FEATURED STORY

Using the command pattern with lambda expressions

Reduce boilerplate and make the intent of your code more obvious.

As Java developers we’re all familiar with the concept of Design Patterns. These are codified template solutions to problems that we may encounter when developing. We’re probably also familiar with being told by our functional programming brethren that design patterns are just “missing” language features. So the question now arises, with the introduction of lambda expressions in Java 8 and a more functional style of programming, how do design patterns change? In this article we’ll be looking at the command pattern.

A command object is an object that encapsulates all the information required to call another method later. The command pattern is a way of using this object in order to write generic code that sequences and executes methods based on runtime decisions.

There are four classes that take part in the command pattern:

  • Receiver – Performs the actual work
  • Command – Encapsulates all the information required to call the receiver
  • Invoker – Controls the sequencing and execution of one or more commands
  • Client – Creates concrete command instances

invoker

Let’s look at a concrete example of the command pattern and see how it improves with lambda expressions. Read more…

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Where apps end and the system begins

Exploring the system calls and control flow that underpin high-level languages.

Editor’s note: Sometimes we can forget how important it is to truly understand how a system works, and how the nuts and bolts affect our everyday activities. Marty Kalin asks us to dive a little deeper and strengthen our computational thinking abilities.

It’s clear that applications need system resources to execute: a processor, memory, and usually I/O devices such as the keyboard and screen. It’s less clear how applications gain access to these shared resources, which are under operating system (OS) control. The OS, like any good manager, is efficient and unobtrusive as it handles resource requests from applications. Let’s take a look at how applications interact with the OS, in both routine and dramatic fashion.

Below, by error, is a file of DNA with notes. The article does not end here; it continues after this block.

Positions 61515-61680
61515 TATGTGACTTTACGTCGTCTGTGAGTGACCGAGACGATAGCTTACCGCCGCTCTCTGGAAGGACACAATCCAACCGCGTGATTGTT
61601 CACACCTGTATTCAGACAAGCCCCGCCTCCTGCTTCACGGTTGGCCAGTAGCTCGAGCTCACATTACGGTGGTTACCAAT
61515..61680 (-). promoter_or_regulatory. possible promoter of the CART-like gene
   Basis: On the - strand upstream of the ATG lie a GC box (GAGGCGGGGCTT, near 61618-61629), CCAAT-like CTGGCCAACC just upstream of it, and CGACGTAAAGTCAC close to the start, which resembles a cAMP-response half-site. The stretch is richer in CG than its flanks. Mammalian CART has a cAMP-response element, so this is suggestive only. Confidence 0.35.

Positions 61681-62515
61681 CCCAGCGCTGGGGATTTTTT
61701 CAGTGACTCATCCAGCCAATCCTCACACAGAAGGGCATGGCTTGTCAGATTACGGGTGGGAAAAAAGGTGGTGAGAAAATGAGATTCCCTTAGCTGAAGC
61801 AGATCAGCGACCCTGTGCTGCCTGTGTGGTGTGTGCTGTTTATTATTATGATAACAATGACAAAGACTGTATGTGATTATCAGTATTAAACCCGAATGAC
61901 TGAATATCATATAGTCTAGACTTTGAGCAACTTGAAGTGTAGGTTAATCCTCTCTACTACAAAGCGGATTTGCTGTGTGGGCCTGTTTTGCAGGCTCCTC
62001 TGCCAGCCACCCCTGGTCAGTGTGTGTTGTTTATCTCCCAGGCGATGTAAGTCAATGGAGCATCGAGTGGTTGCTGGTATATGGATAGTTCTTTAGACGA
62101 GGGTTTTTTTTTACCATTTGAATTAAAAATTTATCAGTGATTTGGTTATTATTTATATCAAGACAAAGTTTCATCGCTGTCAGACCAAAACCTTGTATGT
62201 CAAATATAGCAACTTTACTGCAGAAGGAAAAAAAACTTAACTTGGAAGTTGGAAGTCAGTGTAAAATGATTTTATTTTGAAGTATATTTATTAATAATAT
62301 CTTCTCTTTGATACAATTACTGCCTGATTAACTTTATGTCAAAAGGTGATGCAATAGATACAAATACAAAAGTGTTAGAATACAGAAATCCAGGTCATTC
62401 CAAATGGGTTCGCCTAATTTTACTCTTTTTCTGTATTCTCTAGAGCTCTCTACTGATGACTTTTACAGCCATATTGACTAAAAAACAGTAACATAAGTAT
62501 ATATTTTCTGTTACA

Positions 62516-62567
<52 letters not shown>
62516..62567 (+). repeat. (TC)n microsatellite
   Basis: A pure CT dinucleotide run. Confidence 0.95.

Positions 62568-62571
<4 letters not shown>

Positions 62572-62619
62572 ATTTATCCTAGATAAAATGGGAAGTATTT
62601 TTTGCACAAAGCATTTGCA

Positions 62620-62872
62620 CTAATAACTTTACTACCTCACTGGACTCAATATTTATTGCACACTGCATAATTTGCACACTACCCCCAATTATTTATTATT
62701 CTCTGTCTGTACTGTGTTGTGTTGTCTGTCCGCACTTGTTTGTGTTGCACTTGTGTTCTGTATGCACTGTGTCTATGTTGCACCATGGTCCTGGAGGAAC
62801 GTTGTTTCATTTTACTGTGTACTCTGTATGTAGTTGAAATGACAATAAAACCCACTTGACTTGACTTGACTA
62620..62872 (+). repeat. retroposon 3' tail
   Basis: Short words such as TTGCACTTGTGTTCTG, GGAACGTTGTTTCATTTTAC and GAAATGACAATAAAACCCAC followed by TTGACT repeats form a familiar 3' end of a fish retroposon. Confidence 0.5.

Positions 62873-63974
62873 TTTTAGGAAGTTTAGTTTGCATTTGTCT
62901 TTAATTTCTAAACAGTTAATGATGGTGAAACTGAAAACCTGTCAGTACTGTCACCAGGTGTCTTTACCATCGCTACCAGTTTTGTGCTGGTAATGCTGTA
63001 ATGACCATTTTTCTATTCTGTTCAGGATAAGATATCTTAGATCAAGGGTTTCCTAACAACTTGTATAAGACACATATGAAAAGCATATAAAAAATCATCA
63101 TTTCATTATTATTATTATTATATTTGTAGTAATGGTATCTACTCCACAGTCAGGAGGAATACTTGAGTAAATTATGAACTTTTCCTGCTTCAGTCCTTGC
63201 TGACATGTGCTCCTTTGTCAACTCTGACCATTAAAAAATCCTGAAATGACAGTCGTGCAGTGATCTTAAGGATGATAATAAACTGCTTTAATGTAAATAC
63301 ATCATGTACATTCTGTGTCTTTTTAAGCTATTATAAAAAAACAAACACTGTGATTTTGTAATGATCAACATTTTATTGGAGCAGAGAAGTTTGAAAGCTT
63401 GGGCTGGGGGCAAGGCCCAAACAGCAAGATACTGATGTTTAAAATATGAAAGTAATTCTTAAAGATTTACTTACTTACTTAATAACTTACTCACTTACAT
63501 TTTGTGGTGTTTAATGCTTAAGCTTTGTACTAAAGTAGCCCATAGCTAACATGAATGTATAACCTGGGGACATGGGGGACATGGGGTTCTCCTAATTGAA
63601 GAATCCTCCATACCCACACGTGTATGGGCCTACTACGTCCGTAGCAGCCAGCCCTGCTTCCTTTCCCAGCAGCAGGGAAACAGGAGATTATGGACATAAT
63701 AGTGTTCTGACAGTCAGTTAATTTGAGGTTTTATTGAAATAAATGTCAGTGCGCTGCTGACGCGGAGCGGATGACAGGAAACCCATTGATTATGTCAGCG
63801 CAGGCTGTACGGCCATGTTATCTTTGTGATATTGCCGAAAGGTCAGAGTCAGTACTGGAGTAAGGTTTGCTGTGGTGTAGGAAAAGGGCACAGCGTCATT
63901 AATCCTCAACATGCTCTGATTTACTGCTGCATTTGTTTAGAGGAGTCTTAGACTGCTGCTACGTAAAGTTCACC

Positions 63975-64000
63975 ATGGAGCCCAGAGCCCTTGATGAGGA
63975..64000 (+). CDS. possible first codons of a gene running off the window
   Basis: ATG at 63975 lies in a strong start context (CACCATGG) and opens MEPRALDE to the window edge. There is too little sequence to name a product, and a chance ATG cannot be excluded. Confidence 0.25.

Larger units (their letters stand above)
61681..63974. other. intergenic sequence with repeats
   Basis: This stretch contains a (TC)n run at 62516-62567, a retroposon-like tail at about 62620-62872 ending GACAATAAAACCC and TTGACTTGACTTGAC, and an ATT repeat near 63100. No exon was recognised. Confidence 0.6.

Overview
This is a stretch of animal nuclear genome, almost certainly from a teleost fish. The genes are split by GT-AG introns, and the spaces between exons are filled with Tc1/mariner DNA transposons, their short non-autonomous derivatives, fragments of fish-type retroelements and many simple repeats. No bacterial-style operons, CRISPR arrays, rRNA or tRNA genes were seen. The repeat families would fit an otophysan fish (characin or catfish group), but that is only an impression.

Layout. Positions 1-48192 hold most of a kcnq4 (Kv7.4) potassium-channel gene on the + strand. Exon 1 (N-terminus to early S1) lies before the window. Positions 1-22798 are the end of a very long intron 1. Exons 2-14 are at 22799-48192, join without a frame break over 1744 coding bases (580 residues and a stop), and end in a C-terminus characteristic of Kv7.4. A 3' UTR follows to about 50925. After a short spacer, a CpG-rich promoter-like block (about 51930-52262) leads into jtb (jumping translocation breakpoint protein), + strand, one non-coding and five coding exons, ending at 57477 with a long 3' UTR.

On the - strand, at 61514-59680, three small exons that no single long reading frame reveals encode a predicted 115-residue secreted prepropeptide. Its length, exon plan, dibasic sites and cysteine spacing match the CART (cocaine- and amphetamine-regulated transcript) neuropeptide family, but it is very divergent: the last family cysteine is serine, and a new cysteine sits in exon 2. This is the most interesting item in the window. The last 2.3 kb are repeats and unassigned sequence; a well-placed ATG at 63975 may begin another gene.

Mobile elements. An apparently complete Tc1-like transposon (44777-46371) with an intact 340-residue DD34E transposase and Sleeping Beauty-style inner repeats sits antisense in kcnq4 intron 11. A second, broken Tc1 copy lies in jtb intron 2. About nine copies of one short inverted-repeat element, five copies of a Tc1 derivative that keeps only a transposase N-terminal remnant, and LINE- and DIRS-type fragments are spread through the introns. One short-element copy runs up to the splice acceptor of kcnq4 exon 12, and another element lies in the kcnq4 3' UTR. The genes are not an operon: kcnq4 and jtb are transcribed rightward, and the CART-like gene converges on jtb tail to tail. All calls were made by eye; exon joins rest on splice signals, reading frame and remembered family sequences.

Consider what happens when a print statement executes. Here’s a Ruby example:

The Ruby puts statement wraps a call to a high-level I/O function in the standard C library (in this case, printf), which acts as the interface between resource-requesting applications and resource-granting OS routines. In this example, the screen is the requested resource. The standard library interacts seamlessly with the OS, which also is written in C with some assembly language. The library function printf is high-level because, as the f in the name indicates, the function can format the bytes to be written as integers, floating-point values, and character strings such as Hello, world!. In systems-speak, the Ruby application and the C library function execute in user space, which does not bestow the rights and privileges needed to control system resources such as the screen.

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Web by default

You're using the web even when you don't think you are.

InternetCities by Chris Harrison (ChrisHarrison.net), via Wikimedia Commons

With the rise of native apps and the Internet of Things (IoT), you might think we’re leaving the web behind.

We’re not. The web continues to be the easiest way for developers to connect people and computers. Whether you think you’re “on the web” or not, web tools power a huge chunk of communications and a vast number of interfaces. While HTML, CSS, and JavaScript are common, even in installable apps, even native apps and back-end systems use JSON, HTTP, and web services to communicate. IoT devices may not always use those protocols directly, but many of them have a web interface lurking somewhere.